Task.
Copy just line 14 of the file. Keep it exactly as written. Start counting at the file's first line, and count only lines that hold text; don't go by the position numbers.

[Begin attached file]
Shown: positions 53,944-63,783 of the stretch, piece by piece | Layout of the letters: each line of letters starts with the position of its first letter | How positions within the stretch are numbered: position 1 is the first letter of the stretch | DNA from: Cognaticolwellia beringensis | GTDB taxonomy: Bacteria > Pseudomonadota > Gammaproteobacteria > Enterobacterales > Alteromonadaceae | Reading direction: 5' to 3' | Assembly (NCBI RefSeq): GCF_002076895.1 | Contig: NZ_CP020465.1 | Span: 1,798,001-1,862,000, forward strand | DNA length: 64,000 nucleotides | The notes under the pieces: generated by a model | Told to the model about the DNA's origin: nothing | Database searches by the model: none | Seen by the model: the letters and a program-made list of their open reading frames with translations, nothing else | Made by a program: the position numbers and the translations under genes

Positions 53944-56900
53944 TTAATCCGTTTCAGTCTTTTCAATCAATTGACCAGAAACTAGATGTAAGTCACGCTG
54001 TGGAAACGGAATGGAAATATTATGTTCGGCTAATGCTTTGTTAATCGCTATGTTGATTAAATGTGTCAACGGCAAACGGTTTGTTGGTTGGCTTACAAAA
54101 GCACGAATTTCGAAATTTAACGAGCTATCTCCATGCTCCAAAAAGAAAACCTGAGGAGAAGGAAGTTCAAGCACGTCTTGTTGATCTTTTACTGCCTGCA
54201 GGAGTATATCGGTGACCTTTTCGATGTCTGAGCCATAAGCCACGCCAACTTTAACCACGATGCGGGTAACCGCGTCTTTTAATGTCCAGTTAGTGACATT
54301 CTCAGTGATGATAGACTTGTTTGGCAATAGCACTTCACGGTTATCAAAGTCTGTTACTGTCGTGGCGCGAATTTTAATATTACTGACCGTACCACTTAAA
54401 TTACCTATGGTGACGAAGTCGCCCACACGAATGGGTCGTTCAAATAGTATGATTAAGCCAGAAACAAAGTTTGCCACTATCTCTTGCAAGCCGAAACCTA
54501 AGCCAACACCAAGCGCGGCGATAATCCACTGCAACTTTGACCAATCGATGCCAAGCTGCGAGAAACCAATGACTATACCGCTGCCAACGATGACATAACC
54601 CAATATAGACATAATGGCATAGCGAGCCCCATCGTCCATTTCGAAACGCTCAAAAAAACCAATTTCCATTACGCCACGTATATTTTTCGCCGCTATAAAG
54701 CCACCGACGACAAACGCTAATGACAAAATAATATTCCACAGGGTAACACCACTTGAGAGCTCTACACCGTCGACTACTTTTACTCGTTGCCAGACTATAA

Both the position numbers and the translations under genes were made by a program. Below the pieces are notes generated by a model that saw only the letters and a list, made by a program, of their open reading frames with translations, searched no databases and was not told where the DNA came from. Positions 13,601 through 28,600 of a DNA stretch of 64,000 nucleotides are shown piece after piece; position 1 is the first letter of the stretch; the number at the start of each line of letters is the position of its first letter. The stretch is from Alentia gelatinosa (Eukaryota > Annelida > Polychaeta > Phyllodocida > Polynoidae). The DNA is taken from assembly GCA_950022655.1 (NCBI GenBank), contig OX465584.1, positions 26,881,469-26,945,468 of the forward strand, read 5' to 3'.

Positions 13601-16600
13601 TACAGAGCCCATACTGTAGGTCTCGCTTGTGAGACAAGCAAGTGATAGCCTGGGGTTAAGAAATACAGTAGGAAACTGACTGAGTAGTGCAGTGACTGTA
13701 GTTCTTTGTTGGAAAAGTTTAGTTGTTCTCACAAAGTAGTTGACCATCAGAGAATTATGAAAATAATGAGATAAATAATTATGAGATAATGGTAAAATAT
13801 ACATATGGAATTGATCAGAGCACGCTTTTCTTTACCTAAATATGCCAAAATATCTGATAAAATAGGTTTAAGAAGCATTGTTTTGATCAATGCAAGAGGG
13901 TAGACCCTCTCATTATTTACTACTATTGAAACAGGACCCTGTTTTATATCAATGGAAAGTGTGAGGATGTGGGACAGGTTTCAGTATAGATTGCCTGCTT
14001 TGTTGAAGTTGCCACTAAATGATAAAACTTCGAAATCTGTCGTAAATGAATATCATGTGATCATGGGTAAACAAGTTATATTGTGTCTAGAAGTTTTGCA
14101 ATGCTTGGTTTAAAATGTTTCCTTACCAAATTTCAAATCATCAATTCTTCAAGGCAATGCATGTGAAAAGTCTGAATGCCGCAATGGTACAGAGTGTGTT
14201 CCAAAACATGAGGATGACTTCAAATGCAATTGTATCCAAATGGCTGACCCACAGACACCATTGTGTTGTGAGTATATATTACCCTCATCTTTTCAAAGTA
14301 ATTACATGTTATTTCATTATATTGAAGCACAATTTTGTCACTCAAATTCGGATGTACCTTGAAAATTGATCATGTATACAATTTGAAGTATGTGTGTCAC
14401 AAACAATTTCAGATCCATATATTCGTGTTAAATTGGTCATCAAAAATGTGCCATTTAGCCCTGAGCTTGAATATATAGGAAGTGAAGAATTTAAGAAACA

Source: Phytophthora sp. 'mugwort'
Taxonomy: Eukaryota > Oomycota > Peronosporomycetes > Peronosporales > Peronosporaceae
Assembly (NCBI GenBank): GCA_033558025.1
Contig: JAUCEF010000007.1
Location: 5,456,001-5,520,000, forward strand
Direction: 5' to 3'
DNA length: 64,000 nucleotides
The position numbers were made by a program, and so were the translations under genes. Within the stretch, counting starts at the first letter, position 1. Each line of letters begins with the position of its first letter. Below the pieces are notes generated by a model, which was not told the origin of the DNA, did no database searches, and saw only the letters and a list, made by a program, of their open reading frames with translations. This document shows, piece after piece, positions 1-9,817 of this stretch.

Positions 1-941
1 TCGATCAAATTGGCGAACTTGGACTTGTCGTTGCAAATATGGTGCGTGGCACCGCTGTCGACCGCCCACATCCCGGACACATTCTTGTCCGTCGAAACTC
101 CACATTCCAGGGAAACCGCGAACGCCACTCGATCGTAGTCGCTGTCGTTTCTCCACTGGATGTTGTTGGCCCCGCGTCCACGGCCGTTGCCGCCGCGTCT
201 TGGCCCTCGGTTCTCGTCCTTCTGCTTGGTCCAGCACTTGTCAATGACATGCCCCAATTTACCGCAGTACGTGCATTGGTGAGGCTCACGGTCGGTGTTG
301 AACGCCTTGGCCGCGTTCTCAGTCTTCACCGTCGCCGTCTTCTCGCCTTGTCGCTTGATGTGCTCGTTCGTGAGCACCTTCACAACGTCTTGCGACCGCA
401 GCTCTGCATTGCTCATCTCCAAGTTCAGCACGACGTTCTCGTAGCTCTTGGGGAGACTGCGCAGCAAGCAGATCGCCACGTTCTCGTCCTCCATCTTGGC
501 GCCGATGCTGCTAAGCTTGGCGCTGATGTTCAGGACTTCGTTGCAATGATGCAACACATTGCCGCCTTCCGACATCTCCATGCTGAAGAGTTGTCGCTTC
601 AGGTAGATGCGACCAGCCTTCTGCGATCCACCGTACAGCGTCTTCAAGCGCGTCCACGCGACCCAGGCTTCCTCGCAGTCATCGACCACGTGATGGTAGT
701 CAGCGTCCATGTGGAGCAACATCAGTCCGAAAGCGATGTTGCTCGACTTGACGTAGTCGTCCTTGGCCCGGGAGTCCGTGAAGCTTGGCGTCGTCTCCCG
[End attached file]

13601 TACAGAGCCCATACTGTAGGTCTCGCTTGTGAGACAAGCAAGTGATAGCCTGGGGTTAAGAAATACAGTAGGAAACTGACTGAGTAGTGCAGTGACTGTA